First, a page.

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Broiler Industry Must Lower Supply, Says Cagle's

by 5m Editor
6 June 2011, at 9:32am

US - Cagle's, Inc. has announced its results for the fiscal year ended 2 April 2011, which included two profitable quarters but a six-month period of high feed prices and flat market prices.

Cagle's, Inc. (Amex: CGL.A) reported a net (loss) of $(0.6) million or $(0.12) per share for fiscal year 2011 compared to net income of $2.5 million or $0.55 per share for fiscal year 2010.

Net sales increased to $310.1 million, up one per cent from fiscal 2010, reflecting an increase in sales pounds of 2.6 per cent and a decrease in sales price of $0.0217 per pound. Quoted markets were variable with boneless breast up 6.8 per cent, tenders up 5.3 per cent, wings down 21.7 per cent and leg quarters down 4.0 per cent. Cost of sales for the fiscal year increased $7.5 million or 2.6 per cent from last year, reflecting higher feed cost of $18 per ton or 7.2 per cent. Fourth quarter feed cost rose $82 per ton or 34 per cent above the same quarter of last year, increasing the cost of sales for the fourth quarter by $11.7 million. For fiscal 2011, feed cost increased by $17.7 million or 18.5 per cent versus fiscal 2010 driven by a 75 per cent increase in our cost of corn.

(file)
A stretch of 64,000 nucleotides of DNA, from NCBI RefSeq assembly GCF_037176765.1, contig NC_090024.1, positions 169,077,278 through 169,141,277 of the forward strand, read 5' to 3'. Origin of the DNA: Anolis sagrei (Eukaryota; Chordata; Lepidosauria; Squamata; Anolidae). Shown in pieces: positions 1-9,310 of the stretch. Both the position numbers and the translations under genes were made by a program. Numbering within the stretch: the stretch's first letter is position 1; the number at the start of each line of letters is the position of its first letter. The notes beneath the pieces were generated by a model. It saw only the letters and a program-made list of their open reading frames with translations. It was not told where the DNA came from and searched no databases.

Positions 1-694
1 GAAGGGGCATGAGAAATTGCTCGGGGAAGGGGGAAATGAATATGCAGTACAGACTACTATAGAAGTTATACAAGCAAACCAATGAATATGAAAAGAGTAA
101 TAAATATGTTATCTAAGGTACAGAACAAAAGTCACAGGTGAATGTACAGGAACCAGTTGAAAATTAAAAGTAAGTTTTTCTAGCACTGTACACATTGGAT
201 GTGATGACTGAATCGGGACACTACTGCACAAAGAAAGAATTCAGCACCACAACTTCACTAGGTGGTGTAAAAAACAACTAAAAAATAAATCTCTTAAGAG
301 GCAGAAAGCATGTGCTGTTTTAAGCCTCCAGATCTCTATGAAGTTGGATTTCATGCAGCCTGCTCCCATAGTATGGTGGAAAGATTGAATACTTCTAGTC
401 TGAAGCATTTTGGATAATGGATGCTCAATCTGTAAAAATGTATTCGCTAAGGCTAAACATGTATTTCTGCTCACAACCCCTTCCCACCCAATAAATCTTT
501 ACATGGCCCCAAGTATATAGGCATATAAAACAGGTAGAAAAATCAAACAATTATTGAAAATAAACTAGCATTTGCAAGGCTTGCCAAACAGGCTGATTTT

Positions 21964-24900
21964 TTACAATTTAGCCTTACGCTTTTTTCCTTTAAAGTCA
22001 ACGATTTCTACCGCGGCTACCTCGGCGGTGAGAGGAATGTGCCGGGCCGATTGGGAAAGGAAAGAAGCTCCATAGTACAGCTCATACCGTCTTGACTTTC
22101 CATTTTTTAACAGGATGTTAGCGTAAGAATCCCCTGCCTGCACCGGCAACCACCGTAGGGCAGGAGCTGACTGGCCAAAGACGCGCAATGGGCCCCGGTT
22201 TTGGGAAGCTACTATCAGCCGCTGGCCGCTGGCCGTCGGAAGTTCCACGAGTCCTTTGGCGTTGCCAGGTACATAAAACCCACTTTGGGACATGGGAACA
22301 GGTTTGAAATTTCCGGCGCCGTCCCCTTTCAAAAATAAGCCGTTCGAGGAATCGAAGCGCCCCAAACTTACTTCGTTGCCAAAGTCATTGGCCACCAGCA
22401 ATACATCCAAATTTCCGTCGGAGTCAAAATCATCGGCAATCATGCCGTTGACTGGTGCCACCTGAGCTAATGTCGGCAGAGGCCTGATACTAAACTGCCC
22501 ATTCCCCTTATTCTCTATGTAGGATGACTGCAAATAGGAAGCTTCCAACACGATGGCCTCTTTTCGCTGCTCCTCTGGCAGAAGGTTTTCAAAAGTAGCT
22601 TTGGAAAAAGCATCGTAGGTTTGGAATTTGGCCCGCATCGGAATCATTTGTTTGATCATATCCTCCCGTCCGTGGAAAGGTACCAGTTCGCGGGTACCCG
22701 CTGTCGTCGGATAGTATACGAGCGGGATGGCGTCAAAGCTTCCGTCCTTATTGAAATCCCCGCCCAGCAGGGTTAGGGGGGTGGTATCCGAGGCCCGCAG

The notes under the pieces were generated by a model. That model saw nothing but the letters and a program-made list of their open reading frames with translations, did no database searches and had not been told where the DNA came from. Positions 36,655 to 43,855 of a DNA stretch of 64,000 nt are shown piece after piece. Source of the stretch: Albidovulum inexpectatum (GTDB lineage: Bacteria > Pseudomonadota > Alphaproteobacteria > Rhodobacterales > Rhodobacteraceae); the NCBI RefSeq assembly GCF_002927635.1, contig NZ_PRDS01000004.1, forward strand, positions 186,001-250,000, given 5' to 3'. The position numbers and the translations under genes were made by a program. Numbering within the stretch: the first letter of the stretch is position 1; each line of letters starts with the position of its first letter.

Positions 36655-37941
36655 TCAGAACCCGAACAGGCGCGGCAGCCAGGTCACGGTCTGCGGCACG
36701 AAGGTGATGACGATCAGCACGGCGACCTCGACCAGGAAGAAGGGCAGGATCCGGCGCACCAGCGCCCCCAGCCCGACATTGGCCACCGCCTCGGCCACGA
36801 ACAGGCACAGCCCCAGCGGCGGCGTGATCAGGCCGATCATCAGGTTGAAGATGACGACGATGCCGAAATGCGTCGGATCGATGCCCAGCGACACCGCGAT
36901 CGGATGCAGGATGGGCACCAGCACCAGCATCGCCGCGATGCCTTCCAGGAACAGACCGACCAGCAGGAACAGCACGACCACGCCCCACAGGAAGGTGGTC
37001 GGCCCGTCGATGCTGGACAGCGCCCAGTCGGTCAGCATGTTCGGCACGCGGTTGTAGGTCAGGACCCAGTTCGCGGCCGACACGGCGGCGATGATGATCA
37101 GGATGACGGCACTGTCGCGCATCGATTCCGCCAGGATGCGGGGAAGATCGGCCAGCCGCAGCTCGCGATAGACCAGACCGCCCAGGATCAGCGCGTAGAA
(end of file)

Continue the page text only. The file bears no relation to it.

The first six months of fiscal 2011 provided profitable returns for our company with net income of $6.6 million. However, in the last two quarters of the year, the company experienced the aforementioned feed price increase without a corresponding increase in market prices, producing losses in both our third and fourth quarters. Feed prices continue to present a difficult challenge to overcome. The industry must lower supply in order to offset reduced demand and to support higher market prices. Cagle's continues to process at 80 per cent of capacity at its Pine Mountain Valley deboning facility and does not contemplate any increase in the foreseeable future.

Industry egg sets are beginning to reflect restraint with the latest USDA Broiler Hatchery statement reporting egg sets at 98 per cent, or 3.2 million less eggs for the week ending 14 May 2011. The reported reduction in egg sets would equate to a reduction in supply of approximately 14.4 million pounds of ready-to-cook poultry per week. Continued reductions of this magnitude or larger would be very supportive of industry prices and margins.